Dr Jolley: I do not understand why children with malrotation have a high prevalence of reflux. We do use other modalities to study these patients. All the patients who were symptomatic had an upper GI series and an esophagram, including a small bowel follow-through. In answer to Dr Grosfeld's question, an x-ray was done to be sure they did not have an obstruction postoperatively. None had the resection of bowel, even though they have had a volvulus, because the bowel was viable and did not need to be resected.
Regarding gastric emptying studies in these patients, we have published this previously and have shown that these patients can have slow gastric emptying, normal gastric emptying, or rapid gastric emptying. There is no pattern of the gastric emptying to suggest that they may have persistent chronic obstruction. It is clear that they do not always have completely normal motility of their stomach.
Why do we treat patients who are at risk for SID medically? This applies only to patients who are asymptomatic. The main reason for treating those patients medically is that we do not know that we should treat them surgically because the limited data that we have on those patients was coupled with the fact that their families discontinued the medical antireflux therapy that they were on. At this point in time, we do not have any evidence that asymptomatic patients at risk for SID will die despite medical antireflux therapy.
The upper GI findings on these patients are typical for nonrotation postoperatively. I can tell you that of the 19 children in whom we were surprised to find intestinal malrotation, all had an upper GI series performed before the antireflux operation, and these were read as normal. Intestinal malrotation was not detected on the upper GI series by either the radiologist or surgeon.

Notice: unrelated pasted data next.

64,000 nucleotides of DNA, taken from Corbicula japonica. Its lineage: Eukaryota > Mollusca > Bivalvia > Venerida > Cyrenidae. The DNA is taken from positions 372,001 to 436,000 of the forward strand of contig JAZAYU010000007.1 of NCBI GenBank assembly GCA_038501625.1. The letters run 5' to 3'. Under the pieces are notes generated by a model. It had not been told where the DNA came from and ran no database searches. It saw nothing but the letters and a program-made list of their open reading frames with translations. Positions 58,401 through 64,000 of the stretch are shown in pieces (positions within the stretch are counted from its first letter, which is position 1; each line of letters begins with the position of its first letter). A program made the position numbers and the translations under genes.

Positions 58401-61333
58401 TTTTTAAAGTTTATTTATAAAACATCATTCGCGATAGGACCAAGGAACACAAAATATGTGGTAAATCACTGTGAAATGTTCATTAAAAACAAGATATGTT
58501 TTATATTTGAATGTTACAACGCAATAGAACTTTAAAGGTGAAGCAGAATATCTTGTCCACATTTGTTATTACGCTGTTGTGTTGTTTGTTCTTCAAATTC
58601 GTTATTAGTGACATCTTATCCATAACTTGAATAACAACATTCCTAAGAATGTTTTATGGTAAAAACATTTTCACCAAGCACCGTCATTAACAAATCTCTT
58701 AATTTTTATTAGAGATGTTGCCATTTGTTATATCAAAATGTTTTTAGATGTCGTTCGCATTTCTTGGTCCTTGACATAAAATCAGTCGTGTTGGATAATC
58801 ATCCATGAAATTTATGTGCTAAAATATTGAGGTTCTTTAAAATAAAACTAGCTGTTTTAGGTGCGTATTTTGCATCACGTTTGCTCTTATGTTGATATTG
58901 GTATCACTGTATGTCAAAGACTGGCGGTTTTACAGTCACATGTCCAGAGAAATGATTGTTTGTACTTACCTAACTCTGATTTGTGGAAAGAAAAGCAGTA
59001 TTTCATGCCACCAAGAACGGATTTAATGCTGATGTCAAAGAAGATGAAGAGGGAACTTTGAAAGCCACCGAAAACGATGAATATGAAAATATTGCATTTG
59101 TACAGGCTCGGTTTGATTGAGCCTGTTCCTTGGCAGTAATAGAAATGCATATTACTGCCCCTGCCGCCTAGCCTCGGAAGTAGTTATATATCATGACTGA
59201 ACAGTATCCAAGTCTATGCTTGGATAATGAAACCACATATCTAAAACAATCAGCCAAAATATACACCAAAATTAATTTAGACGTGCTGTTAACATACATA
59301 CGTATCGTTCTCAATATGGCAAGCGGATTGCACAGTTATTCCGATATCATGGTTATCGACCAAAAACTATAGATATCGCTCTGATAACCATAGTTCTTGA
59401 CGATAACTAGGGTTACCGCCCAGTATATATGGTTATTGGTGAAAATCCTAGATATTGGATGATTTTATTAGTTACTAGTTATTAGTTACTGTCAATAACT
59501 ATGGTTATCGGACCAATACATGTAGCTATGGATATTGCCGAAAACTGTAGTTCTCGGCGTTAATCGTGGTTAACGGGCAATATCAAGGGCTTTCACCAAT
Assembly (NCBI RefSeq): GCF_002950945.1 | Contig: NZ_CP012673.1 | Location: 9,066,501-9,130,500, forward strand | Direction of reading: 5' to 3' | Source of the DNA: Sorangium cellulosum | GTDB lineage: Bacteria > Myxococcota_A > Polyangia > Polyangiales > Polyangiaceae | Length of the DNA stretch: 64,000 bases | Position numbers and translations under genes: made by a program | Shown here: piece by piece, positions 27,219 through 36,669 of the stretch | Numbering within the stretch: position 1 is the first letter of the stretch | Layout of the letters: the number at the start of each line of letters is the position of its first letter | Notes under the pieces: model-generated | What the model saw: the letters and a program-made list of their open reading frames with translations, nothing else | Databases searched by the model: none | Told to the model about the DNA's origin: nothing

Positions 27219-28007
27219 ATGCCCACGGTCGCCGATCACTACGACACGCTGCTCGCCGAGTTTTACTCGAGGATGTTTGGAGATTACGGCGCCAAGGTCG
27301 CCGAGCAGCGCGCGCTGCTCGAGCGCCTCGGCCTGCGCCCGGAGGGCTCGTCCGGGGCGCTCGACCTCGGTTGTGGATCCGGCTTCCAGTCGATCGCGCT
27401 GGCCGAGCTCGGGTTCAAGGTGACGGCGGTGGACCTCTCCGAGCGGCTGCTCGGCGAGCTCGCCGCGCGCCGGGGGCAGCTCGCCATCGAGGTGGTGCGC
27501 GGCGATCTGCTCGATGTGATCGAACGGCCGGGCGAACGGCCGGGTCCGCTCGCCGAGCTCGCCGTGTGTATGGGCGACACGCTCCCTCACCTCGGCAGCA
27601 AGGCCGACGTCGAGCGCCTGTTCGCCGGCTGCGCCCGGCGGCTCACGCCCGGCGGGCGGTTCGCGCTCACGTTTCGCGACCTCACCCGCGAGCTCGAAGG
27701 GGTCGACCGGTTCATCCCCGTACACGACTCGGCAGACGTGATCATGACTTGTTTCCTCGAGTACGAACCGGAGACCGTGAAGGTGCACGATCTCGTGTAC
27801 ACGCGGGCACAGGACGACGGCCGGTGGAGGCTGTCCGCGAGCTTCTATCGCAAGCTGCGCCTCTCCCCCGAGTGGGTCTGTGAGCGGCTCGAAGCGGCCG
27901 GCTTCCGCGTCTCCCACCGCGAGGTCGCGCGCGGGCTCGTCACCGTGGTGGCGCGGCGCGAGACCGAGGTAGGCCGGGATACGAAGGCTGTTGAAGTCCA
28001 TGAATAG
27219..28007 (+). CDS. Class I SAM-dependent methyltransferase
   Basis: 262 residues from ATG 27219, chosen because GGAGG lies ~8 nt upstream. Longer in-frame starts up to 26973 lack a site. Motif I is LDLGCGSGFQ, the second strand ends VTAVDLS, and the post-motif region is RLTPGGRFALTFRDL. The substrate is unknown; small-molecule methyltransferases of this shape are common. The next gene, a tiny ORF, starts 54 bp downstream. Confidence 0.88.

With respect to labeling these patients as SIDS victims, I agree with Dr Grosfeld in that the term "SIDS" has a negative connotation, primarily because it is a catch-all category, and there is no question that there are infants who have been ascribed as SIDS victims who have been the victims of trauma or suffocation at home. We also see patients who are victims of Munchausen by proxy. However, the patients who have reflux and who have died at home have been legitimate SIDS victims. They are victims who have not been the subject of these other factors. The only reason that I can stand up here and say that is that I have been doing esophageal pH monitoring in children for 20 years. We have done close to 3000 esophageal pH studies. In those 20 years and in all those studies, there has not been a single child who has had an autopsy by a pediatric pathologist (who is well trained in the SIDS autopsy) and who was called a SIDS victim who has had any findings on their esophageal pH study other than type I or type III reflux and a prolonged ZMD. This now totals 5 SIDS victims and 4 infants with death from GERD (total of 9 infants). This is probably the most compelling evidence that reflux is a cause of SID in these patients, and it is certainly a large portion of what has been called SIDS victims, with other portions being those alluded to by Dr Grosfeld.